Professor Bruner’s first pointed out that Jesus came to the world in the flesh, not in a virtual sense. This simple statement develops an idea that for interactions of importance and value to take place, a living and breathing element is essential. True relationships cannot be virtual; they must be literally fleshed out. In contrast, Facebook and social networking serves to disembody the individual; interactions can become completely anonymous and are one-dimensional reductions of words and images. Examining my own relationships, I noticed that none of my close friendships have been built by social media, and they will not thrive without personal encounters. In a face-to-face conversation, there are more than words being exchanged between people. In addition, there is an intense flow of non-verbal communication in tone, body language, facial cues, interactions with the present environment, etc. Because of the expedience of Facebook as a social network, it becomes a dangerously easy to accept this form of communication that lacks the nuances that actually bond people.

Partner to this hollow communication is the essence of the Facebook profile. Professor Bruner also built a main portion of his argument demonstrating the way the Facebook profile strips us of our humanity. “Sufficient complexity,” he said, is the definition of a human; to understand who we are, we have to accept we are complex beings that are more than the sum of our parts. This is a profound statement that is not reflected much in our culture (especially with mindsets deeply rooted in dualism). Even in our language we reduce ourselves, content to categorical statements such as, “I am ugly,” or “She is an accountant,” or “He is a punk,” or “I am insane.” I wonder if our self-images would change if we began to rephrase ourselves by saying instead, “She works as an accountant,” or “He acts like a punk,” or “My mind is making me feel disoriented,” or even “I think my body looks ugly”—at least the attribute is going only to the body and not to the entirety of one’s being. However, our culture is extremely comfortable in our self-simplifications, shown by our gleeful compliance in filling out our social network profiles. Bruner stated that there is not a social network that attempts to define humans and our needs. The Facebook profile tells that we only consist of a birthplace, birthday, gender, family ties, significant other, “friends,” occupation, current setting, activities, personal “likes,” opinions, and a thousand images of yours truly. This profile ultimately contains a few facts and a load of self-promotion. For example, by viewing my profile, one might learn that I am a female that likes outdoor activities and went rock-climbing in Sawtooth Canyon last October to prove it. But what my profile lacks is the expression of the utter joy I felt by spending a day with close friends exploring the gritty desert rocks in the mild fall sunshine. It lacks the way I smelled, or how dirty I looked after the day was done. It lacks how my muscles burned and knees bled on a particularly difficult route that I was determined to conquer. It lacks the way the trail mix tasted, the sound of laughter and struggle, or my awe of the quiet boy who could climb despite the uselessness of his left thumb and index finger. The representation via Facebook is at best un-poetic. At worst, it offensively diminishes the human being, and we click “Post” without blinking.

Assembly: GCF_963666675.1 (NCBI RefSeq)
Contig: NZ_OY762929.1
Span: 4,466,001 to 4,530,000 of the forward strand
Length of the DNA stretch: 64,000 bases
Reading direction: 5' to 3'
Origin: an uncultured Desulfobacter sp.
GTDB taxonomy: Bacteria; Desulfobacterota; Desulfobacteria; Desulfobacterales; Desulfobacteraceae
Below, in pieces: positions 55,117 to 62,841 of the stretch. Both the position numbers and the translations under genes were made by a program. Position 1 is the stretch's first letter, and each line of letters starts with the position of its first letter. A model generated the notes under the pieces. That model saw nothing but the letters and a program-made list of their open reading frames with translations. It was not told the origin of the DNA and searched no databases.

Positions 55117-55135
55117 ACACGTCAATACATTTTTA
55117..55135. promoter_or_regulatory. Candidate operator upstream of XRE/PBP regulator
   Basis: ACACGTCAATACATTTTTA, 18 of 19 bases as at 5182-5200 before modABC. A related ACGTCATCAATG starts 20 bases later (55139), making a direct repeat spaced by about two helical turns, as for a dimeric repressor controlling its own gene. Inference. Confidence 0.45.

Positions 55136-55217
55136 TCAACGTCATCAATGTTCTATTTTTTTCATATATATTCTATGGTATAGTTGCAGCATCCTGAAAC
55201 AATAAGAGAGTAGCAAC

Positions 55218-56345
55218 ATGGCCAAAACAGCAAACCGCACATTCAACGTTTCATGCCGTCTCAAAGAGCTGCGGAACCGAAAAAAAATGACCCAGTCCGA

However, people (I) will continue to use Facebook because it is not completely evil and does provide beneficial resources. Because our world is fast-paced, we have adapted by creating fast methods of communication, and Facebook triumphs as one of the best forms of quick mass communication. Events can be configured and spread quickly to a lot of people, a productive venue for social coordination (an extreme example being a revolution that caught fire via Facebook). But the Facebook insult still remains. Perhaps a place to start is to refuse let a virtual profile tell us who we are. Then, maybe we will start realizing that status-updating and picture-posting for every activity is not an important part of our lives. Finally, I suppose I could get off the instant messenger and call my friend on the phone to ask him if he wants to go on a hike this weekend and catch up.